The fantasy baseball gods enjoy mocking me. Yahoo’s server decided it was seconds too late to switch him to an active position for a 7:05 start, so a HR and a SB languished on my bench. (Fortunately, I won those categories anyway.) At least until the Yankees trade for an outfielder and return Giambi to 1B, Phillips has been handed his best, if not his last, chance to be a productive semi-regular.
This week’s Blind Squirrel Award goes to Damion Easley owners. Congratulations on your good fortune (4 HR and 10 RBI in two games) but really, what were you thinking?
If Jered Weaver is still available, your league is shallower than Paris Hilton, but grab him immediately. For the rest of us, looking for under-the-radar FA pitchers making two starts next week is the equivalent of panning for gold.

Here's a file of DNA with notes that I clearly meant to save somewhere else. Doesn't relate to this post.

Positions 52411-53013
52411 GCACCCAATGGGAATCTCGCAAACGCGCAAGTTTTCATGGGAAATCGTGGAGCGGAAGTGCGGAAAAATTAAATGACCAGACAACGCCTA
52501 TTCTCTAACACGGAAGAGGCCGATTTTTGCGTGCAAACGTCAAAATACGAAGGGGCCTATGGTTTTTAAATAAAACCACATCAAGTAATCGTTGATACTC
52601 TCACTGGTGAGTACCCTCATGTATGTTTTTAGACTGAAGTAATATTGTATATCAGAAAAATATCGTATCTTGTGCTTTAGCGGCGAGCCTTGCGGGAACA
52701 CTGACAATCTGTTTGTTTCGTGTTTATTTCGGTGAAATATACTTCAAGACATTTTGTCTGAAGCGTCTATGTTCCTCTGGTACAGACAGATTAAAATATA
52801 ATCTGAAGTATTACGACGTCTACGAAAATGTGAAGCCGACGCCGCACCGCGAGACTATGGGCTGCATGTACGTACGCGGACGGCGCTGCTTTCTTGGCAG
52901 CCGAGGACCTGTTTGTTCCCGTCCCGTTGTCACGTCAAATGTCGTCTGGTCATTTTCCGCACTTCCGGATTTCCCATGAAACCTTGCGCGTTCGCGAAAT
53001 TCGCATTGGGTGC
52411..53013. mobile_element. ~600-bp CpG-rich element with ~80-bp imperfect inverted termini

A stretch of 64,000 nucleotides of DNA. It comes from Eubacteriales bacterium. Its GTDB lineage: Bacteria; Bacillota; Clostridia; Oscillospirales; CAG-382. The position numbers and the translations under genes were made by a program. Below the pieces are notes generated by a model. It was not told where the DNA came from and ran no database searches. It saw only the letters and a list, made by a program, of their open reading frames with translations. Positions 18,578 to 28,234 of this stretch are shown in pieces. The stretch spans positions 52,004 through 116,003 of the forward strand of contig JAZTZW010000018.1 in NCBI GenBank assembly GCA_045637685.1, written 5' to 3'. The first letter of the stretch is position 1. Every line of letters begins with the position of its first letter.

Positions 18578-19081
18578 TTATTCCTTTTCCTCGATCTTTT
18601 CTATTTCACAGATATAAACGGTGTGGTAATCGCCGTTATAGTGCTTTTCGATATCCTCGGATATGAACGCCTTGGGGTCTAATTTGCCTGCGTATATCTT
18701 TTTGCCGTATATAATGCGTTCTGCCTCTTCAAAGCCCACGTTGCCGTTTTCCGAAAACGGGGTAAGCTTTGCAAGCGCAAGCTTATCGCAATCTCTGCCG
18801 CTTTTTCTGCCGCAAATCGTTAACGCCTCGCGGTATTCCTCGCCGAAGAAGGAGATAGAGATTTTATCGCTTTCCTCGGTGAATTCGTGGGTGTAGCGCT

Casey Janssen was an emergency callup who stuck around in Toronto because Josh Towers imploded and A.J. Burnett was hurt. That kind of pedigree and a modest heater would make me leery of most rookies, especially in their second consecutive start against a good hitting team like the Orioles. (In fact, on Monday he’ll be facing Kris Benson & Co. for the fourth time in just 10 career appearances!) But the former UCLA stalwart commands six pitches in all four corners of the zone and is adept at adding or subtracting a few MPH, so he keeps hitters off balance even if they’re familiar with his repertoire. His second outing next week will be in Florida, where another gem, like the one he tossed against the Angels on May 17, is entirely possible.
In his last five starts, by taking a couple of feet off a previously erratic fastball, Ramon Ortiz has quietly turned around what began as a horrible season. Slated to pitch twice at home next week, he’s become a worthwhile addition in most NL pools or deep mixed leagues.